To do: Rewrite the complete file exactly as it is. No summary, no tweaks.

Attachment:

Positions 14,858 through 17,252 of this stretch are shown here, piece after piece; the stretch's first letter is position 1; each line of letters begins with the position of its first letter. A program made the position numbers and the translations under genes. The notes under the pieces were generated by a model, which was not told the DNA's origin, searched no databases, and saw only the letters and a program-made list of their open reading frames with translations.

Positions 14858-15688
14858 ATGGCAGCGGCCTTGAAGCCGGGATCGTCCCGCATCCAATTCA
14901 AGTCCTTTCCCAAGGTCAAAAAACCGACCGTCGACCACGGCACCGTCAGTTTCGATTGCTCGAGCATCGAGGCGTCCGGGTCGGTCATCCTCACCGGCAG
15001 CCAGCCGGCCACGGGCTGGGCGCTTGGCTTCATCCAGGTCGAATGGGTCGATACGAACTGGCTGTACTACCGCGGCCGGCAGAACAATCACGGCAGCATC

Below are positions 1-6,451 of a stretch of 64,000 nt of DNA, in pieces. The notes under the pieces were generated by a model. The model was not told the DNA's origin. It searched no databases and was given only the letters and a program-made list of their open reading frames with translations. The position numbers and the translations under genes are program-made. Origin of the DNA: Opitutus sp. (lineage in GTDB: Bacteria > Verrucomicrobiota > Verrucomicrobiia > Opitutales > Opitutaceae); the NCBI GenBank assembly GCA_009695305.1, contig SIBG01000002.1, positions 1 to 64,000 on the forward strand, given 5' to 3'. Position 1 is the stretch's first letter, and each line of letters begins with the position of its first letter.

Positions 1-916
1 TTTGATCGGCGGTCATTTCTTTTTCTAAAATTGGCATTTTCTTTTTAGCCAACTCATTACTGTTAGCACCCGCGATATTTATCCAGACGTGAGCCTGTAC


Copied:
Positions 14,858 through 17,252 of this stretch are shown here, piece after piece; the stretch's first letter is position 1; each line of letters begins with the position of its first letter. A program made the position numbers and the translations under genes. The notes under the pieces were generated by a model, which was not told the DNA's origin, searched no databases, and saw only the letters and a program-made list of their open reading frames with translations.

Positions 14858-15688
14858 ATGGCAGCGGCCTTGAAGCCGGGATCGTCCCGCATCCAATTCA
14901 AGTCCTTTCCCAAGGTCAAAAAACCGACCGTCGACCACGGCACCGTCAGTTTCGATTGCTCGAGCATCGAGGCGTCCGGGTCGGTCATCCTCACCGGCAG
15001 CCAGCCGGCCACGGGCTGGGCGCTTGGCTTCATCCAGGTCGAATGGGTCGATACGAACTGGCTGTACTACCGCGGCCGGCAGAACAATCACGGCAGCATC

Below are positions 1-6,451 of a stretch of 64,000 nt of DNA, in pieces. The notes under the pieces were generated by a model. The model was not told the DNA's origin. It searched no databases and was given only the letters and a program-made list of their open reading frames with translations. The position numbers and the translations under genes are program-made. Origin of the DNA: Opitutus sp. (lineage in GTDB: Bacteria > Verrucomicrobiota > Verrucomicrobiia > Opitutales > Opitutaceae); the NCBI GenBank assembly GCA_009695305.1, contig SIBG01000002.1, positions 1 to 64,000 on the forward strand, given 5' to 3'. Position 1 is the stretch's first letter, and each line of letters begins with the position of its first letter.

Positions 1-916
1 TTTGATCGGCGGTCATTTCTTTTTCTAAAATTGGCATTTTCTTTTTAGCCAACTCATTACTGTTAGCACCCGCGATATTTATCCAGACGTGAGCCTGTAC